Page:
Marijuana use is becoming more and more acceptable in mainstream medical treatment, but what’s more beneficial? “Many patients find themselves wanting to learn more about medical marijuana, but are too embarrassed to bring this up with their doctor,” Says Peter Grinspoon, MD. “This is partly because the medical community, as a whole, has been overly dismissive of this problem. Doctors are now playing catch-up and trying to keep their patients informed about this problem. Other patients are already using medical marijuana, but don’t know how to tell their doctors about this for fear of exposure. to reprimand or criticize.” This is the number one reason for smoking medical marijuana, according to experts. Note: Only consume the substance legally and under the supervision of a physician. Read on – and to ensure your health and the health of others, don’t miss these things Sure Signs You Already Have COVID.
Medical marijuana can help treat anxiety, but the correct dosage is key. “The effects of marijuana on anxiety disorders are complex,” Says Susan A. Stoner, Ph.D.. “The endocannabinoid system appears to play an important role in the stress and anxiety response. The two primary active components of marijuana, THC and CBD, appear to have different effects with respect to anxiety. Pure THC appears to reduce anxiety at low doses and increase anxiety at higher doses. On the other hand, Pure CBD appears to reduce anxiety at all doses tested.”
Experts say the correct dose of marijuana can help with sexual issues. “I’ve had many patients come to me and say, ‘I have a low libido. can you help me? And by the way, if I use marijuana, I can orgasm, no problem,” Dr. Becky K. Lin saysExpert in sexual and menopausal medicine and founder of Evora Women’s Health in St. Louis. “They also tell me that low libido improves with marijuana.”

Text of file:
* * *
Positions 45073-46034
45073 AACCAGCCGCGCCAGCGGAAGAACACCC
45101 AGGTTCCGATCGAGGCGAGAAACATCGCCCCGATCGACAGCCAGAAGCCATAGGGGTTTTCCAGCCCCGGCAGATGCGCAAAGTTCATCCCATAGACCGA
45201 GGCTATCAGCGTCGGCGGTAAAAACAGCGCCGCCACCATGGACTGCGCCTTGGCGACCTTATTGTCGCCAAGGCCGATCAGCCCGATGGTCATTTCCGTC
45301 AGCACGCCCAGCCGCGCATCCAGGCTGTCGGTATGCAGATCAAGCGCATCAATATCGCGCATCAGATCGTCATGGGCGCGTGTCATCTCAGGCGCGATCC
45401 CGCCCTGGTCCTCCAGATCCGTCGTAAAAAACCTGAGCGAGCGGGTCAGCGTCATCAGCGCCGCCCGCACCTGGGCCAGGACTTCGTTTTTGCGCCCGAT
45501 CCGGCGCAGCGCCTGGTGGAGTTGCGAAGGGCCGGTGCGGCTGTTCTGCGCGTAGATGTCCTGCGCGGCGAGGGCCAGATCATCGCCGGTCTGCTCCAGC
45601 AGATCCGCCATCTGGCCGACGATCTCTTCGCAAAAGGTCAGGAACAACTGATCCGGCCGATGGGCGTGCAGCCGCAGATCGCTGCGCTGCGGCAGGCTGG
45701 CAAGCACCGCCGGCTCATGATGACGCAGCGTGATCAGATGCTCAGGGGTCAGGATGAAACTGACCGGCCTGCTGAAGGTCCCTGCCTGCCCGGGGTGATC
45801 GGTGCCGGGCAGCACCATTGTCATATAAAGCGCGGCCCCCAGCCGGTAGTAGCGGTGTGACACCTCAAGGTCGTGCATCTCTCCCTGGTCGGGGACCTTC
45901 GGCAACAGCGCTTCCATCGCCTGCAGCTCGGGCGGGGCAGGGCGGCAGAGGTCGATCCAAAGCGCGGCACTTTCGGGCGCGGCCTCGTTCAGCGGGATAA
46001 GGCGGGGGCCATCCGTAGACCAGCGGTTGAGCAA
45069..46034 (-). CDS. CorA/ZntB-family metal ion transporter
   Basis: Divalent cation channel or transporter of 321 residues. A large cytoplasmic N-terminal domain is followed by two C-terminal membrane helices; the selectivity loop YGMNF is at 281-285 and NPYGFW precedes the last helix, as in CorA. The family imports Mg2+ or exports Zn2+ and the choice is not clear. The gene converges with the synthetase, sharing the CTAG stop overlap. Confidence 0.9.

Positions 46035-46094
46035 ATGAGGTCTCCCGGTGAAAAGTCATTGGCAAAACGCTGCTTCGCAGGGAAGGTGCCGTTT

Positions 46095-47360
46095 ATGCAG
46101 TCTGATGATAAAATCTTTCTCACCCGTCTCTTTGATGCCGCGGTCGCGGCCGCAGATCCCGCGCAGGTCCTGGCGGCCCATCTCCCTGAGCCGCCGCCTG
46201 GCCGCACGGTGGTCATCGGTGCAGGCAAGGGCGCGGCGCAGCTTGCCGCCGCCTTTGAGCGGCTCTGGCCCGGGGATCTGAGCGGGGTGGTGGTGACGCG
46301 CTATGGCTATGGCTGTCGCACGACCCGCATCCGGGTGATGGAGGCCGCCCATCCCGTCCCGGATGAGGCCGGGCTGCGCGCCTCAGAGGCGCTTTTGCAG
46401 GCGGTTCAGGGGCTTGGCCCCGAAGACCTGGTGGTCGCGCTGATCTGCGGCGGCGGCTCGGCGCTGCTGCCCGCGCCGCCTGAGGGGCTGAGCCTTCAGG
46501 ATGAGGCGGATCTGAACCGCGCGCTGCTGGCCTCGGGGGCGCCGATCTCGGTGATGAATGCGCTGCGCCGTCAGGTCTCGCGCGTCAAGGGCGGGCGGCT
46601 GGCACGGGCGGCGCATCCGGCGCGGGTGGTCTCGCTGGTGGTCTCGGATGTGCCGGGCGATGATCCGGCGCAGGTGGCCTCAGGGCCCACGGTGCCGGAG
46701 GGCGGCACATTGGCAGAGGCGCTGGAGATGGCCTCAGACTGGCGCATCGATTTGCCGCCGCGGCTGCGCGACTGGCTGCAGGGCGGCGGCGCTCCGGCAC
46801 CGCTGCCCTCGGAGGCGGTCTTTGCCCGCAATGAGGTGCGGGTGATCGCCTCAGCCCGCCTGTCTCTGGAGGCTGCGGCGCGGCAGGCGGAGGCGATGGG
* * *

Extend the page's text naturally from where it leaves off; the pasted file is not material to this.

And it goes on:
Marijuana can help relieve menopausal symptoms, although more research is needed. “Middle-aged women in the menopausal transition period of their lives use cannabis, and use it for symptoms that tend to overlap with menopause,” Says Catherine Papin, a graduate student at the University of Alberta in Canada.
“The most common use of medical marijuana in the United States is for pain control,” Dr. Greenspoon says. “While marijuana is not strong enough for severe pain (for example, postoperative pain or a broken bone), it is very effective for the chronic pain that afflicts millions of Americans, especially as they age. And part of its appeal is that obviously It is safer than opioids (it is impossible to overdose on them and less addictive) and can replace NSAIDs such as Advil or Aleve, if people cannot take them because of kidney problems, ulcers, GERD … in particular, Marijuana appears to relieve multiple sclerosis pain and neuropathic pain in general.This is an area where there are few other options, and those that do, such as Neurontin, Lyrica or opioids are very soothing.Patients claim that marijuana allows them to resume their previous activities without feeling out of place. from them completely and disengage.”